Microbe and Gasoline


Director Michel Gondry’s spongy, paint flecked aesthetic aches with whimsy and pain. He’s one of the few auteurs that creates movies that feel of Slurpee syrup and model glue. Gondry rearranges, repurposes, and reinterprets life’s esoteric emotions with the curiosity of a child and the craftsmanship of a carpenter. A few of his contemporaries – Spike Jonze and Jean-Pierre Jeunet, in particular – have similar compasses, but nobody rattles the paint cans quite like Gondry does. Most American audiences may know him from “Eternal Sunshine of the Spotless Mind”, a movie whose heart lies in its kaleidoscopic take on memory, malaise, and malevolence. Some indie film lovers may reference his work on “The Science of Sleep” or “Mood Indigo” (both great films, the latter of which is a spellbinding take on love and mortality; magic and acceptance). But here, with “Microbe and Gasoline”, Gondry creates one of the most nuanced, loving, and seamlessly perceptive films in the veteran director’s storied oeuvre.

“Microbe and Gasoline” is a coming of age tale that circumvents the pedestrian and all too standard trappings of typical friendship stories. In Gondry’s world, two young friends escape the droll, claustrophobic landscape of their family’s homes and embark on a mercurial road trip full of odd characters, rickety roads, and bad haircuts. Daniel (Ange Dargent) and Théo (Théophile Baquet) are the two unlikely heroes of the film. Daniel being shy, reserved, and inherently more sensible. Théo, meanwhile, is a bushel of fireworks attached to a bowling ball. It’s a formula we’ve seen before, surely, but not with this sort of expressive and unencumbered execution. Gondry understands the confusion, romanticism, and resilience of being young. That understanding, paired with an expert awareness of color and design, makes “Microbe and Gasoline” a sort of pure joy.

When the two pals join forces to create a makeshift house on wheels, they collect grease spattered motors, worn down planks of wood, and potted plants for effect. Gondry’s wonky physics make this vision both comforting and beautiful. Imagine a pillow fort on wheels. The imperfect duo, nicknamed Microbe and Gasoline, find themselves exploring abstract terrain during their journey. Topics of family, friendship, and sexuality are handled with a fantastical and yet grounded approach. Théophile Baquet is so charismatic and in control of this material that he deserves to be nominated for an acting award, somewhere. This is a young actor with poise, humor, and acting ability. Book it.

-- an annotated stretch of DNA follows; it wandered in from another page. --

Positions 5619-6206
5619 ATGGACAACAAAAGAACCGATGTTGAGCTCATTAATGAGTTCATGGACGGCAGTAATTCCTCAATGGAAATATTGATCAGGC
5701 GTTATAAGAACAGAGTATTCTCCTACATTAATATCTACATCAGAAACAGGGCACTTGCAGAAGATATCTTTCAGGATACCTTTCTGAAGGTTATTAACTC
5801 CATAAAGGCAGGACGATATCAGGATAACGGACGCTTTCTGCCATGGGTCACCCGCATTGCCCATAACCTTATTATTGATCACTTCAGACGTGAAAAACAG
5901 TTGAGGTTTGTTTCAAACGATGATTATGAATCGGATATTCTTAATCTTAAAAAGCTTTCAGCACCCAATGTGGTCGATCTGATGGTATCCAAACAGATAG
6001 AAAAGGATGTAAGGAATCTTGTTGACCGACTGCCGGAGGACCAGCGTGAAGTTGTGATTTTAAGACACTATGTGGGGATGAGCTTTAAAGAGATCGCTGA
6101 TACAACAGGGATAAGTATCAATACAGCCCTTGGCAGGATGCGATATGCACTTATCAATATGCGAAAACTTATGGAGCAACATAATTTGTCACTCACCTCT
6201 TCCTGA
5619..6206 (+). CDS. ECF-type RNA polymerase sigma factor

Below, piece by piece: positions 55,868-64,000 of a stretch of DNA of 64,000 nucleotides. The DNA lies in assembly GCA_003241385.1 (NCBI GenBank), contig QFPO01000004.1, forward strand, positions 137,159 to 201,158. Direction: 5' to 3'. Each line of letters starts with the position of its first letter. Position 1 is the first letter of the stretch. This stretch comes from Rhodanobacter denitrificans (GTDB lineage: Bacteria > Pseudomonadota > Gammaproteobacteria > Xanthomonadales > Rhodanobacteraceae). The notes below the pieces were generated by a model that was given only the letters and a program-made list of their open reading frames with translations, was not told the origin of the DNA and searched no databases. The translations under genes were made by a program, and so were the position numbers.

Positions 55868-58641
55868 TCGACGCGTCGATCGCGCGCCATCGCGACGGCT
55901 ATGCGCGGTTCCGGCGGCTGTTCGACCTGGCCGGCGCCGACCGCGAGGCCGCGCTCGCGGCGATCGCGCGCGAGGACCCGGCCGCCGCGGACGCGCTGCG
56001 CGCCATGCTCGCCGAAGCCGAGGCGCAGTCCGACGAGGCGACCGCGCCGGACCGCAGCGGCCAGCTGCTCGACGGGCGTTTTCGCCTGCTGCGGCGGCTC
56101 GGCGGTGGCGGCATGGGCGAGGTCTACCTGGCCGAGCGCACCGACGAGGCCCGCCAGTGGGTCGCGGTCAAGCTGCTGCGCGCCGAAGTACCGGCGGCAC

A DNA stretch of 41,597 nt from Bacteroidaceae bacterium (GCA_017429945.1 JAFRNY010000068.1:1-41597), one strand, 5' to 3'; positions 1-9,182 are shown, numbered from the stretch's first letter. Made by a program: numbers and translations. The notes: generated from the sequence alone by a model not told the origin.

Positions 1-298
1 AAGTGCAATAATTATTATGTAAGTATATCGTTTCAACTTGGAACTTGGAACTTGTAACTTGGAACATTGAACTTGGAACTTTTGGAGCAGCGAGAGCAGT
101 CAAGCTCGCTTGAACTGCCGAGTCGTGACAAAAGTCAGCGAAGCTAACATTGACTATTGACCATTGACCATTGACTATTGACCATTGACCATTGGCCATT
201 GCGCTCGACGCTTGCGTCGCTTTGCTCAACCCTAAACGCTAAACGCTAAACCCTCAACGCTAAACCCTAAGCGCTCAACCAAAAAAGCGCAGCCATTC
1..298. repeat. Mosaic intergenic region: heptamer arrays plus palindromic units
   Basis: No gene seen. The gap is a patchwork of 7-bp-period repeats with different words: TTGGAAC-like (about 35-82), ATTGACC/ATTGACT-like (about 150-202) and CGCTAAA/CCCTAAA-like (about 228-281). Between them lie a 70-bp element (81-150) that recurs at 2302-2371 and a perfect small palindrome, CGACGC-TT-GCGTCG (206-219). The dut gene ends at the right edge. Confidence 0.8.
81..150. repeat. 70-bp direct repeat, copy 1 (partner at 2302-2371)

“Microbe and Gasoline” – opening Friday at Ken Cinema – is Gondry’s most sublime work. A visionary, comforting, familial and yet odd journey of friendship and emotion. It’s unapologetically funny, strange, and beautiful. And, in a lackluster year in film to this point, a movie that should not be missed in theaters.


Author: Rob Patrick

The program director of the Olympia Film Society, Rob is also a former San Diego Film Critics Society member. He has written for The East County Californian, The Alpine Sun, The East County Herald, The San Diego Entertainer, and the San Diego Reader. When he isn't curating a film festival, he is drinking rosé out of a plastic cup in Seattle or getting tattoos from Jenn Champion.

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